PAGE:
Childhood Obesity 'Solved by Moderate Exercise'
The UK's worsening obesity problem could be solved if children were encouraged to enjoy just 15 minutes of moderate exercise each day.
Researchers at Bristol University have investigated exactly how important exercise is to weight control, amid conflicting reports about the relative merits of diet and physical exertion.
Published in the journal PLoS Medicine, the new report suggests that small additions to a daily exercise routine can bring dramatic long-term benefits. Just 15 minutes a day of moderate exercise lowers a child's chances of being obese by a staggering 50 per cent, the scientists have found.
Encouragingly, the benefits are observed as long as the exercise is at least comparable with a brisk walk, suggesting that parents can help their children enormously simply by walking them to school.
The study examined the activity levels of 5,500 12-year-olds who were asked to wear an Actigraph activity monitor. All participants wore the Actigraph for at least three days and some wore it for a full week. Those taking part in the study also had their body fat measured with the use of an X-ray emission scanner.
Professor Chris Riddoch, who led the research, observed: "This study provides some of the first robust evidence on the link between physical activity and obesity in children.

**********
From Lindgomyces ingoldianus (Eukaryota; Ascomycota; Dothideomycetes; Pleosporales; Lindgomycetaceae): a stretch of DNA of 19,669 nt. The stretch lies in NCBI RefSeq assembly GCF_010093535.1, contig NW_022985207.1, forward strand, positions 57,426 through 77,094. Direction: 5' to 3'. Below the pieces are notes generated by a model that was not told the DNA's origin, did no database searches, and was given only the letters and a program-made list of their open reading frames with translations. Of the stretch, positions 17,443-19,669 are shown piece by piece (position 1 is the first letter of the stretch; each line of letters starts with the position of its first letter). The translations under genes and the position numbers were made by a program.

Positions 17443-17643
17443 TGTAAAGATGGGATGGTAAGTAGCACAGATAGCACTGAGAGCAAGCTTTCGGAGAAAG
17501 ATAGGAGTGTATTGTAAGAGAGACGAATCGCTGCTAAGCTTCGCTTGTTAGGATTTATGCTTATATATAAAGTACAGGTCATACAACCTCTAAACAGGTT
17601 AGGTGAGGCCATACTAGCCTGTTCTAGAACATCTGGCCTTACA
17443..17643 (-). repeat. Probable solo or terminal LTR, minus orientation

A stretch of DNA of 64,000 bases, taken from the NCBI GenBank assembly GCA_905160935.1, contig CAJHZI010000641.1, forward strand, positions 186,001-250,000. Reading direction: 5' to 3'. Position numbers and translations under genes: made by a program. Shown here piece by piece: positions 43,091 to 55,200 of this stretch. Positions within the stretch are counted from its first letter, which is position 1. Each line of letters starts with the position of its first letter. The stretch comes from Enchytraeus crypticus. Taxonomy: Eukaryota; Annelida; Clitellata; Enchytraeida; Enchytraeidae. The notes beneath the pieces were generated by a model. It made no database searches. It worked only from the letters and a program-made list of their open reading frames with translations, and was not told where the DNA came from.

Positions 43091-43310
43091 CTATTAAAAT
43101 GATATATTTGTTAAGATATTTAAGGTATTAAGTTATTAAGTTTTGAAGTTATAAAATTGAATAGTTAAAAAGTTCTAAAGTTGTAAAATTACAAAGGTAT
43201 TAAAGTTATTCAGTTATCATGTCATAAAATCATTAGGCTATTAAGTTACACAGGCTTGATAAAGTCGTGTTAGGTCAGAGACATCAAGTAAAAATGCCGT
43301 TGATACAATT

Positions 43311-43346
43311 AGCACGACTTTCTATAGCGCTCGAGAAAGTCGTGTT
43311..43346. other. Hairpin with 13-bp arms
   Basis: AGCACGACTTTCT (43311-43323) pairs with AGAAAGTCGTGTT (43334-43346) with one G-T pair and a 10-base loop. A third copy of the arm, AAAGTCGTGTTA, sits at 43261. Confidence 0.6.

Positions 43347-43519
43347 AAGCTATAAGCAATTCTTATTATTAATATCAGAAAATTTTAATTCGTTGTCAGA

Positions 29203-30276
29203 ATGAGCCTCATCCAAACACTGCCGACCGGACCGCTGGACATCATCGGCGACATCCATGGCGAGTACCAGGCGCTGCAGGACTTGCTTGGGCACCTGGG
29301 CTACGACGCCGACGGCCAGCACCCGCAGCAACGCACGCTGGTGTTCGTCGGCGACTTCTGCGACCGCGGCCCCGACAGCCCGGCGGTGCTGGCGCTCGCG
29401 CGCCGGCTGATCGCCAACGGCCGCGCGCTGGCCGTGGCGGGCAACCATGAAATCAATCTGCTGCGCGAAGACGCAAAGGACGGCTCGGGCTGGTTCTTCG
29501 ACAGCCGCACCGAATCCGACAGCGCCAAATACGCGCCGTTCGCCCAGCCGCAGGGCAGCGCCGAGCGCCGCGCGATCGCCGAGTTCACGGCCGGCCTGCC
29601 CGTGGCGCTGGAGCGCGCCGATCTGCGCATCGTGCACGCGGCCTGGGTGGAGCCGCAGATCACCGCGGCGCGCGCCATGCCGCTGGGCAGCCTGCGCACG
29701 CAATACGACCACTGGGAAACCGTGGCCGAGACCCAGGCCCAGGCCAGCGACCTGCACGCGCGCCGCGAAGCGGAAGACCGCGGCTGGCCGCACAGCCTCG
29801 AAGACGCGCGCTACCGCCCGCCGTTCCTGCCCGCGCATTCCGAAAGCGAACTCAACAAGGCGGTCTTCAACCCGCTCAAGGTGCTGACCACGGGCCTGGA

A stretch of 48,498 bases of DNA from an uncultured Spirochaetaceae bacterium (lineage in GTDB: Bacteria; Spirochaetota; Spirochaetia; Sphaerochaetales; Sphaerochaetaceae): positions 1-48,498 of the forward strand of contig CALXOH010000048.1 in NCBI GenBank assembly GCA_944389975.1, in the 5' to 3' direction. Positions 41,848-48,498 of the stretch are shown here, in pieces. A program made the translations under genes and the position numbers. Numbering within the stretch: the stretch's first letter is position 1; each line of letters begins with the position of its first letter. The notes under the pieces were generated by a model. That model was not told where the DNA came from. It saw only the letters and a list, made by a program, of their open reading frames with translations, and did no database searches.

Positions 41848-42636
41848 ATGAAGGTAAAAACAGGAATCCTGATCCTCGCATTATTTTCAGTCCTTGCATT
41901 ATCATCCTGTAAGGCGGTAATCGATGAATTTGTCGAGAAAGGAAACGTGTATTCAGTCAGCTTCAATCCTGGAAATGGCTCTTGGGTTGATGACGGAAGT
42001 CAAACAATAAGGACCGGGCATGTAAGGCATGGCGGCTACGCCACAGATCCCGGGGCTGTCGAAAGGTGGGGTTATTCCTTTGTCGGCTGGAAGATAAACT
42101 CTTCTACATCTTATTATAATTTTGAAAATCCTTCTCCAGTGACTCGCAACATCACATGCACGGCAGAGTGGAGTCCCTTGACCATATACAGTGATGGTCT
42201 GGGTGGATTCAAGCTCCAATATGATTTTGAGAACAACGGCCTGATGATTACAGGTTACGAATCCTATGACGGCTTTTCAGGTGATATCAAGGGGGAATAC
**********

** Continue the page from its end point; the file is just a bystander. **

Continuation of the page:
"We know that diet is important – but what this research tells us is that we mustn't forget about activity. It's been really surprising to us how even small amounts of exercise appear to have dramatic results."
Professor Andy Ness, co-director of the Children of the 90s project, added: "The association between physical activity and obesity we observed was strong. These associations suggest that modest increases in physical activity could lead to important reductions in childhood obesity."
According to a report from Glasgow University, however, children need to engage in at least an hour of exercise each day to address the current obesity crisis. Researchers analysed 545 children who enjoyed 30 minutes of exercise three times a week, but this was found to be insufficient.
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